Nosferatu, (1922), dir. F.W. Murnau, Film Arts Guild
Technically not the first vampire film, as that honor would go to the 1921 Hungarian film The Death of Dracula, but this is the oldest surviving one. Directed by the legendary F.W. Murnau, how does the first adaptation of Bram Stoker’s novel hold up?
Thomas Hutter (Gustav Von Wangenheim), a young real estate agent in the bustling city of Wismar, is tasked to complete a huge sale, one that will bring a great deal of money to his firm and himself. Hutter is hesitant, as the transaction will involve being away from his newlywed wife Nina (Greta Schroeder) and in the barren countryside, but the allure of money is great and soon Thomas is bound for the remote castle of Count Orlock (Max Schreck) deep within the Transylvanian mountains.
Things don’t go as expected. The villagers seem thrown into a panic whenever Thomas mentions his destination or his benefactor. He is left on the side of the road by his coachman. Only the timely arrival from another coach, sent by the Count, keeps him from walking the rest of the way towards the castle.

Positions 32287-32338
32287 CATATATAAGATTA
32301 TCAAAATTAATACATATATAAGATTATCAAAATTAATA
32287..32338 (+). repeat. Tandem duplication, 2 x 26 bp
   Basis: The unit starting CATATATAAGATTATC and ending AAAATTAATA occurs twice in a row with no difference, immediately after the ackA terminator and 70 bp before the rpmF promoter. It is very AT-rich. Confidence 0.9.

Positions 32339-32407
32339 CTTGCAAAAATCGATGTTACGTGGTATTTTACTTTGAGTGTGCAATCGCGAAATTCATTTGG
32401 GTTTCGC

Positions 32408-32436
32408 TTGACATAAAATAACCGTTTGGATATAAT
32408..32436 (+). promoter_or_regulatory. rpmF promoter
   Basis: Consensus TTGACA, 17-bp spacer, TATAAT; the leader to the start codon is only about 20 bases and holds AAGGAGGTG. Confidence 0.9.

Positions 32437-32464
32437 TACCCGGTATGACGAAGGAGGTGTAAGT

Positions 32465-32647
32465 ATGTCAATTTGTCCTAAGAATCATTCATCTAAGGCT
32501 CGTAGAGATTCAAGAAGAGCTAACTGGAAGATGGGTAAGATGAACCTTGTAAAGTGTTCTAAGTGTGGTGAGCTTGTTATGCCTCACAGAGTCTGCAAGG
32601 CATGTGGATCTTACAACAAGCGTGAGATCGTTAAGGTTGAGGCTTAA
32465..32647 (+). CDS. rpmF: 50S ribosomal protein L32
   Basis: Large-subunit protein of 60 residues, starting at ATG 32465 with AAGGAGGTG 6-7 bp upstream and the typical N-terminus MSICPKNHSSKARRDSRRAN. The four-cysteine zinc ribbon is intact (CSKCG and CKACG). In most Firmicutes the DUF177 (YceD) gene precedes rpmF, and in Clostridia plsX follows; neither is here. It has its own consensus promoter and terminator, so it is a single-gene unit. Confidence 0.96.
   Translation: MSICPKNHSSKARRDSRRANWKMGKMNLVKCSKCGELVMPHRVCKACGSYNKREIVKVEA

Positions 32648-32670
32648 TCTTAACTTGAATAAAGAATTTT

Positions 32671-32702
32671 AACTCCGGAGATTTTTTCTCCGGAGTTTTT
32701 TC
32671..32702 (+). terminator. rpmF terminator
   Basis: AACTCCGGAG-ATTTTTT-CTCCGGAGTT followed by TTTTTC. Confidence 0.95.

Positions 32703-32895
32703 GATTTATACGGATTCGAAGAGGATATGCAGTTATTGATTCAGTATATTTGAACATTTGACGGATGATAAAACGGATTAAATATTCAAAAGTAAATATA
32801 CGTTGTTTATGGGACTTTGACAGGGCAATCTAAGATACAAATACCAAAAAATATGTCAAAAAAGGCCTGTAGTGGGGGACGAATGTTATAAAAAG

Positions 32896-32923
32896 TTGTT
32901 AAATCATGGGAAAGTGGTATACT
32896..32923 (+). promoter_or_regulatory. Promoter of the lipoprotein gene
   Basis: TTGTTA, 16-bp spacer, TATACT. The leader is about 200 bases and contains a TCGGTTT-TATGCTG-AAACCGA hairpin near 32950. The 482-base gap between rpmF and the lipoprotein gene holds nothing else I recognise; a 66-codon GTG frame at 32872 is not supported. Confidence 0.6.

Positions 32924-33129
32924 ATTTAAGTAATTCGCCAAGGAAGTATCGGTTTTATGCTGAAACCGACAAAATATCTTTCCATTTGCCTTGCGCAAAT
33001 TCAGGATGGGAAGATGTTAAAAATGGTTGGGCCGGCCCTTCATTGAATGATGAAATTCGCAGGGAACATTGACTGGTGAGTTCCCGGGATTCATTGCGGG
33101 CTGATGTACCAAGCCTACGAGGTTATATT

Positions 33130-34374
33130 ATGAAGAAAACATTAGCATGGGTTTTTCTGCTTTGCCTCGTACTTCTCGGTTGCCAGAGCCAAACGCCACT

Once he arrives he meets Orlock in person, and what a person! No pigment, rat like teeth, no hair on his head, dagger like fingernails and claw like hands, Orlock is leagues away from the suave nobleman of later screen versions.
From there the film follows the novel more or less faithfully. There are some differences of course, but as a story it is nearly a perfect version of Dracula. Murnau’s cinematography is breathtaking, with different camera angles and some truly spectacular outdoor shots. Of course, all of this may not have existed if the producers had listened to Stoker’s widow and cancelled the project after they failed to pay her royalties. We should be thankful some prints survived the court ordered destruction. Well worth the effort to track down and see.